IPS Digital Frontiers Seminar: Man and Machine (2)- Online and Offline Sensing of Public Sentiments on National Day Rally 2016


As more people take to the cyberspace to express their opinions, governments and organisations face the challenge of making sense of a cluttered online space. A major question confronting them is what the online opinion on an issue is, if and how it differs from that of the general population. This seminar presents findings from an on-going study between the Institute of Policy Studies (IPS) and the Living Analytics Research Centre (LARC) at the Singapore Management University.

Started in 2014, the project aims to develop an online media analytics system that analyses online public opinion, and using that, to predict how the wider public feels towards important issues and events. The collaboration involves human analysis of online data by IPS and computer analysis of the same data by LARC. We used the recent National Day Rally 2016 (NDR 2016) as a case study.

The first part of the seminar presents findings from the sensing of online public sentiments by machine on NDR 2016 based on human classification or coding by IPS: What did Singaporeans discuss on mainstream media sites (e.g., The Straits Times, Today and Channel NewsAsia) and social media platforms (blogs, discussion forums, Facebook and Twitter)? Which NDR 2016 topics gained the most traction among online users? What were their sentiments on these topics? Which social media platforms were most popular, and were the discussions and sentiments expressed on one platform different from those on another?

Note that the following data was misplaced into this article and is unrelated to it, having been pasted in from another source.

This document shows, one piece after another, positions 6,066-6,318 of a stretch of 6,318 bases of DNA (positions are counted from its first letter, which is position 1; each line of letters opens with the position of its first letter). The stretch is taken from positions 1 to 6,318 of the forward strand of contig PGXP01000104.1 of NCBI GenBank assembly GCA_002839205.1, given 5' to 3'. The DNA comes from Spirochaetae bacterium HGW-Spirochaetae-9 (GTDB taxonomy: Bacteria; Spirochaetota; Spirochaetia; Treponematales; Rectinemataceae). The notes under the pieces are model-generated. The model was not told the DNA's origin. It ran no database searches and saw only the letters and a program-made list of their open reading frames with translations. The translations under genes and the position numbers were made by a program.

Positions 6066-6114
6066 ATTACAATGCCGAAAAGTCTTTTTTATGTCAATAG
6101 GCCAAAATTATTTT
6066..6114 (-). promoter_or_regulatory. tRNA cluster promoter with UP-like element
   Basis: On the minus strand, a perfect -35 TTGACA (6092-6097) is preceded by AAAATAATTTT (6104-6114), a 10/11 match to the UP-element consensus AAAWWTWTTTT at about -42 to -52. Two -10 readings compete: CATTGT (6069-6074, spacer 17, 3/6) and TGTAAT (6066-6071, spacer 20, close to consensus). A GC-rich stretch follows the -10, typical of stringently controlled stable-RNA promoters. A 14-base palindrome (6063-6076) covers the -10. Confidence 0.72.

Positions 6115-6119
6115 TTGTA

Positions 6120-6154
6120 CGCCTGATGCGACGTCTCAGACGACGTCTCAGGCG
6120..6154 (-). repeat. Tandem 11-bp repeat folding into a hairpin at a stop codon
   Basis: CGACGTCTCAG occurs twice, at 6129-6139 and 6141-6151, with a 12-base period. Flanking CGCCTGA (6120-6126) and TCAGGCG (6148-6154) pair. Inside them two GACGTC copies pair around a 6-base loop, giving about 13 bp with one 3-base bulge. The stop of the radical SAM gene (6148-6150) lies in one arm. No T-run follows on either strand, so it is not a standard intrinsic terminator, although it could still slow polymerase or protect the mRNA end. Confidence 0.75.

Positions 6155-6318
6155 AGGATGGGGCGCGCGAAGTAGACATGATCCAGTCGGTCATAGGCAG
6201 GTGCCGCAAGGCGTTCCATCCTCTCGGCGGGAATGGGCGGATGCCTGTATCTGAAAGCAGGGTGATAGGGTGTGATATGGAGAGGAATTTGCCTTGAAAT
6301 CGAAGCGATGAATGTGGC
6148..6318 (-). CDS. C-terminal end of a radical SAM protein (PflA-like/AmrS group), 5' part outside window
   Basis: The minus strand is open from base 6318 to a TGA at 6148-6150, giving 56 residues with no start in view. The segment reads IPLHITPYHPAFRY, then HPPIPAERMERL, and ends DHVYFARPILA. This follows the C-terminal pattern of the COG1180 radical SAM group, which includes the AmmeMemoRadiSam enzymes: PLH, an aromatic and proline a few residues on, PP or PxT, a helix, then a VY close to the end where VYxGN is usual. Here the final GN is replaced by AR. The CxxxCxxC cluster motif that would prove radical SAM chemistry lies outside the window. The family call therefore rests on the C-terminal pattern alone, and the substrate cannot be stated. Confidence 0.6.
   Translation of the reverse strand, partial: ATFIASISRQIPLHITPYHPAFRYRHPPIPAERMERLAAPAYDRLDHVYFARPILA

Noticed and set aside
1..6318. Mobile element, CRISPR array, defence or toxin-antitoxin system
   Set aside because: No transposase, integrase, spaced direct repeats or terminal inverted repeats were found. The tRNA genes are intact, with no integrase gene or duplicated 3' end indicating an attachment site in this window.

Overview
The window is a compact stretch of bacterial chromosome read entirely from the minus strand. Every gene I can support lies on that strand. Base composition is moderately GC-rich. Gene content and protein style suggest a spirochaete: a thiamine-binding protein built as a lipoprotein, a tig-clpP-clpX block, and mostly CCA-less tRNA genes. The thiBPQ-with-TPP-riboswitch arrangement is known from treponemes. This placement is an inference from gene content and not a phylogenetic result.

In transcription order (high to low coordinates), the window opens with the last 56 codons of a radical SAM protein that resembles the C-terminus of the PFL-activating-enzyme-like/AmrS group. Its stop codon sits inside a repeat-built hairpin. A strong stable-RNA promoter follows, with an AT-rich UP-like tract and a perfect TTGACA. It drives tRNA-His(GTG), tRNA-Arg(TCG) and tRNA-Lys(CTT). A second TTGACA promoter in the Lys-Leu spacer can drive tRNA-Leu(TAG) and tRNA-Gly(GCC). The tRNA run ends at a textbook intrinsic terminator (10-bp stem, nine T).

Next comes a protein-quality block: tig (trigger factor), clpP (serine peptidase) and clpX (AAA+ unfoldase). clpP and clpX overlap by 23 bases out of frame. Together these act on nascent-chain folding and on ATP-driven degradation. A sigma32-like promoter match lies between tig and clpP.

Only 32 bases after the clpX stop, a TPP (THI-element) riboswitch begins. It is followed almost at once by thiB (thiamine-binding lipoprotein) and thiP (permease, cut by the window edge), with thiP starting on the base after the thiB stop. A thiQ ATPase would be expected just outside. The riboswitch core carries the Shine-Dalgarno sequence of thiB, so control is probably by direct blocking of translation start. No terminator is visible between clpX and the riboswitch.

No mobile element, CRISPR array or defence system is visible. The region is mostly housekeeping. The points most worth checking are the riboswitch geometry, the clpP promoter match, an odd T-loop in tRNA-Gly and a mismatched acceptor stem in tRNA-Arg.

The second part of the seminar presents findings from a survey of 2,000 Singaporeans who watched, read or discussed NDR 2016: What media did they use for information-seeking and discussion? What were their interests and sentiments on the NDR2016 topics? What did they do on social media in relation to NDR 2016? We also identify trends in public sentiments towards different policies by demographics. Lastly, we compare the findings from LARC’s analysis with that of the survey, and make recommendations to refine future online sensing.

This seminar follows an earlier one which examined the rationality of the political online space. It brings together policymakers, researchers, industry experts, and media practitioners who are interested in the latest trends in mainstream and social media usage, and how to efficiently collect and accurately analyse content across different media platforms to better understand public sentiments.

About the IPS Digital Frontiers Seminar:

This series of seminars is based on the idea that new technologies have reached a point that has suddenly opened the doors for novel ways of doing things, be it in the social, political, economic and even research arenas. The seminars in the series are:



If you have any enquiries, please contact Ms Choo Kia Ming at tel: 6516-8391 or via email:

Thursday, 23 February 2017
2.45 pm – 5.00 pm